The Hassan's

Uncle Ho and
Chairman Mao

World Tour '98

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Hue - the Imperial Capital of Vietnam

This was "the city" until the early part of the 20th century. Here you are going to find a Vietnam that is wonderfully simple and beautiful. We hit the street and other than the van from the hotel you could hardly see a vehicle. Everywhere there were bicycles and motorbikes but you might not see a car for minutes at a time. The streets are small and everything flows so smooth, like the Perfume River that cuts through the middle of Hue.

The north bank is the site of the Citadel, a ten kilometer wall that defined the old city. Inside is the Palace that was the home to the 13 Nugyen Emperors. Above the Citadel flies a gigantic Vietnamese flag from the flag tower that was built in the 1830's. It was from this tower that the Viet Cong flag flew during the takeover of the city during the Tet Offensive of 1968. The horrible battle to retake the city resulted in the destruction of much of the palace, but the restoration is remarkable.

What else that dominates the city is the greenery. Everywhere it is grass, flowers and trees. One feels that they are in the middle of a jungle not in a city. Our hotel sits right on the banks of the river and we can sit on our balcony and just watch the constant change in the life on the river. Many families live on their boats and life goes on day and night. It was really wonderful.

We had a guide, Tam, a 31 year old woman who had trained as a history teacher but now works as guide. Her English was extremely precise and she was a tremendous resource. The Citadel / Palace were extremely impressive. Built on a model of the forbidden City in Beijing it was so impressive because of the greenery in which it was set. Lakes and gardens added so much to the experience.

The Nugyen Emperors each built themselves elaborate tombs on the outside of the city. These were to be their resting places for eternity so each tomb was a complex of gardens and lakes also. One of the Emperors finished his tomb sixteen years before his death so he decided to move into the complex to live out the rest of his life. He brought an entourage with him. (due to family nature of this report will not go into details on who some of the 500 in his party were).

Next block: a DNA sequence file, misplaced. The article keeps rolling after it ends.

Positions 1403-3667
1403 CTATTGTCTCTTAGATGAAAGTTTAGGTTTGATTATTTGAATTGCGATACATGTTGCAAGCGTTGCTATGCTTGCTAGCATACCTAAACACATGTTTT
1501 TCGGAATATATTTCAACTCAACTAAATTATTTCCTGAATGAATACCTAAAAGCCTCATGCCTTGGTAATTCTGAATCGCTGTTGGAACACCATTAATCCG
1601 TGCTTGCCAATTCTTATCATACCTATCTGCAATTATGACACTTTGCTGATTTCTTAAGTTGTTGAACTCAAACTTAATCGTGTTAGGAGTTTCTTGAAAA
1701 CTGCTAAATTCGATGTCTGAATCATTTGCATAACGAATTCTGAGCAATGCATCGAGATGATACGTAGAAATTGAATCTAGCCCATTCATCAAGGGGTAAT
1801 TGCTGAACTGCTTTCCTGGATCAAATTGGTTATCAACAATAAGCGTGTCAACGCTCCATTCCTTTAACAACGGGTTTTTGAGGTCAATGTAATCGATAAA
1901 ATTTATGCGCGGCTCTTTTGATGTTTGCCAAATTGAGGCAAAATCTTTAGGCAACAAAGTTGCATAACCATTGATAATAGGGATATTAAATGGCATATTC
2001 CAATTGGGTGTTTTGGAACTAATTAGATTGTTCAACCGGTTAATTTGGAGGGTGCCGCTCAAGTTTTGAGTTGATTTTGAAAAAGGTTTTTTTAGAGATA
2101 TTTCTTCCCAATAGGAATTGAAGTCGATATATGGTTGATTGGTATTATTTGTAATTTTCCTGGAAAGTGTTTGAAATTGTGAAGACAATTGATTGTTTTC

Each of the tombs we visited was about as peaceful a setting as you might ever be able to imagine. Here also there were people selling drinks and souvenirs but here also they could not venture beyond a very confined space. Outside of that it was absolute peace and serenity, a more wonderful place is hard to imagine.

We took a day boat trip up the Perfume River to visit some of the distant tombs and to see the life on the river. We had done a trip on the Zambesi in Zimbabwe and this trip in so many places was just like that. The landscape is like a jungle and except for the odd farm or temple there is nothing but green. Huge water buffalo bathed in the river and we kept looking for the elephant. It was indeed one of the most enjoyable boat rides we have ever experienced.

Can we find anything about Hue that is not wonderful? Well they say it rains all the time, but we brought blue skies and enjoyed it for the three days we were here. Food is great and the cost of everything is embarrassingly inexpensive. We ate at a small vegetarian restaurant one night and had a great meal for less than $6. We ate a great meal at our 3*** hotel and the cost was less than $6. No matter where you buy anything it costs exactly the same - maybe there is some communism left in the system - at least in Hue.

We head off tomorrow for Hanoi and everyone has told us that we will really enjoy it there. It will be hard to imagine anything to rival Hue - you all must come here if you ever get the chance - but I'm afraid that the sooner the better.


Copyright 1999 Lois and John Hassan

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